Whether it’s lunching at home or out at a restaurant, sometimes you’re average, run-of-the-mill lunchtime regime can get boring. We should be enjoying our food, and the times we allot to eat, as they can be times to recharge our batteries, reflect, and (of course) try delicious foods.
When things start to feel stale, I love the idea of trying something new, like an afternoon tea party. Well, okay, it’s new for me, but old in tradition. Anna Stanhope, Duchess of Bedford, is credited to have started afternoon tea around the mid-1800s, and she’d totally encourage us all to splurge every now and then for an afternoon tea. It’s the perfect excuse to gather a few friends, to impress some family members, or just to mix things up in your own life.
Since afternoon tea is based around… you guessed it… tea, we will begin with the centerpiece.
- 12-16 ounces of good loose leaf tea
- Lemon wedges
- Candied Fruits
- Crystallized Ginger
- Edible Flowers
A black tea is most commonly served with a light meal, so you’ll warm your water to approximately 200 degrees Fahrenheit. Any hotter and your tea will turn out bitter. I use loose leaf tea with a clear teapot as it makes for a showier centerpiece, but you can find a tea kettle at most stores that sell kitchen items, and many are available for only a small price.
At the gathering, each person will likely drink around three cups of tea. Because one teaspoon of loose leaf tea is used for each eight-ounce cup of tea, so you will need around 12 teaspoons of a good black tea. I prefer Darjeeling or Irish Breakfast.
You can provide one large pot to brew all tea or you can provide mesh tea strainers for each guest. If you do the latter, you can also provide candied fruits, edible flowers, crystallized ginger, clove, and star anise so each guest can ultimately create their own brew.
You will want milk, as cream is too heavy and can overpower the taste of the tea. Also, sugar cubes with tiny little tongs can be a nice touch! (How freaking cute, right?)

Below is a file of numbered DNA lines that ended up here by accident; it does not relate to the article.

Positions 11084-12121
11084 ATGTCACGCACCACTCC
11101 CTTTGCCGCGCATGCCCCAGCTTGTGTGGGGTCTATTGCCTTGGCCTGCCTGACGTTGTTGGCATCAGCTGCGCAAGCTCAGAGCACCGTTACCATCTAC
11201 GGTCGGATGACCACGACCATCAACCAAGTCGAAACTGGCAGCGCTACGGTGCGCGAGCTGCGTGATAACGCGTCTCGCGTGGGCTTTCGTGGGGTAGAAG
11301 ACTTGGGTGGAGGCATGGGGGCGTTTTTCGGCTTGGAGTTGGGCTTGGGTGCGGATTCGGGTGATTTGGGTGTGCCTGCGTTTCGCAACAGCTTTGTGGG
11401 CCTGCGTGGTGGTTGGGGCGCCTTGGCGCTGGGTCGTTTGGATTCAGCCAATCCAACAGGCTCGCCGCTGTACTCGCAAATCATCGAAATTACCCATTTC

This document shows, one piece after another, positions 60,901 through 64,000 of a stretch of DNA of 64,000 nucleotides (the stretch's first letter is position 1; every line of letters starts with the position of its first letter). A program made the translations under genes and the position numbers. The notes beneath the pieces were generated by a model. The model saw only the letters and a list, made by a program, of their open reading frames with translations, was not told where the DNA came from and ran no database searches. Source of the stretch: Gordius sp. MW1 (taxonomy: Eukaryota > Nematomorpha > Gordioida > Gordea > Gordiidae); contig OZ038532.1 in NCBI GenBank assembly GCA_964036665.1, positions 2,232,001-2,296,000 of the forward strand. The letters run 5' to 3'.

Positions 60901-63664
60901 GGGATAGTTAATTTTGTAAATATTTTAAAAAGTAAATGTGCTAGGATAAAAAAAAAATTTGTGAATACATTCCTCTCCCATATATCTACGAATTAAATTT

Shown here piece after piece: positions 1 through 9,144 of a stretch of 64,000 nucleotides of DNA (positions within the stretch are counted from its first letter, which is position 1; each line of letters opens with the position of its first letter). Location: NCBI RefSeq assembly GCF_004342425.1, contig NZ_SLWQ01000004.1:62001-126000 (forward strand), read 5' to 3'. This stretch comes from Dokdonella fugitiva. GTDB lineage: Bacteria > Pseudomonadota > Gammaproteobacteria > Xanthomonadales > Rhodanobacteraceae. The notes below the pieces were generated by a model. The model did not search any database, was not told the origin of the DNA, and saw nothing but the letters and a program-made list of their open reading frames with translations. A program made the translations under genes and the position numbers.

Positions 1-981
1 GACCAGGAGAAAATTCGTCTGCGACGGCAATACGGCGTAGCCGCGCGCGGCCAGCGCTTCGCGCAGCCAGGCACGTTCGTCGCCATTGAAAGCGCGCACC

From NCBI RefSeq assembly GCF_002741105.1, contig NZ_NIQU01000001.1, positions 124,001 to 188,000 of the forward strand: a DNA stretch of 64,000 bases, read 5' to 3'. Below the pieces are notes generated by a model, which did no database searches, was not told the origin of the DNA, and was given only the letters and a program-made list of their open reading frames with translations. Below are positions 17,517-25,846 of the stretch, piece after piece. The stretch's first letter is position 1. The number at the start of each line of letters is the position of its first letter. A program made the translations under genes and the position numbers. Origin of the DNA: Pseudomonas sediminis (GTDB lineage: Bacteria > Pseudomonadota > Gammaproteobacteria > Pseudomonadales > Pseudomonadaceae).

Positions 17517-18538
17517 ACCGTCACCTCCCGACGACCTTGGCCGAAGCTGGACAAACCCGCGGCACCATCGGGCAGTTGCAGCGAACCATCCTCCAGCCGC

Afternoon and high tea was usually celebrated only by the upper class, which meant it was ruled by the terms of etiquette. For example, one was to add the sugar to the tea first, followed by lemon, and lastly the milk.
When a Victorian lady stirred her tea she made sure she didn’t hit the side of her teacup, instead she moved her spoon in an arc back and forth quietly. After stirring one would place the spoon on the saucer with the handle facing the same as the teacups handle.
When one takes a sip of tea one takes the saucer with the cup. A good host doesn’t ask if someone wants a refill; she continues to fill their cup until they have said they’ve had enough.
Of course, we aren’t Anna Stanhope, so most of these rules are entirely up to you — but sometimes it’s fun to pretend, right? For a fun spin on tea parties, there are plenty of places to buy quirky tea sets or tea strainers, including ModCloth; places like The Tea Shop also provide a multitude of options when it comes to choosing the perfect black tea for the occasion.
Tea parties are like every little girl’s (or boy’s!) dream come true. Most of us have pretended to have tea parties with our stuffed animals in our bedrooms; now that we’re older, we can actually do it with real, live people instead of stuffed animals. But, hey, if you want to invite your stuffed animals, that’s cool with me, too.
This is part one of two. Check back soon for the recipes to go along with your tea!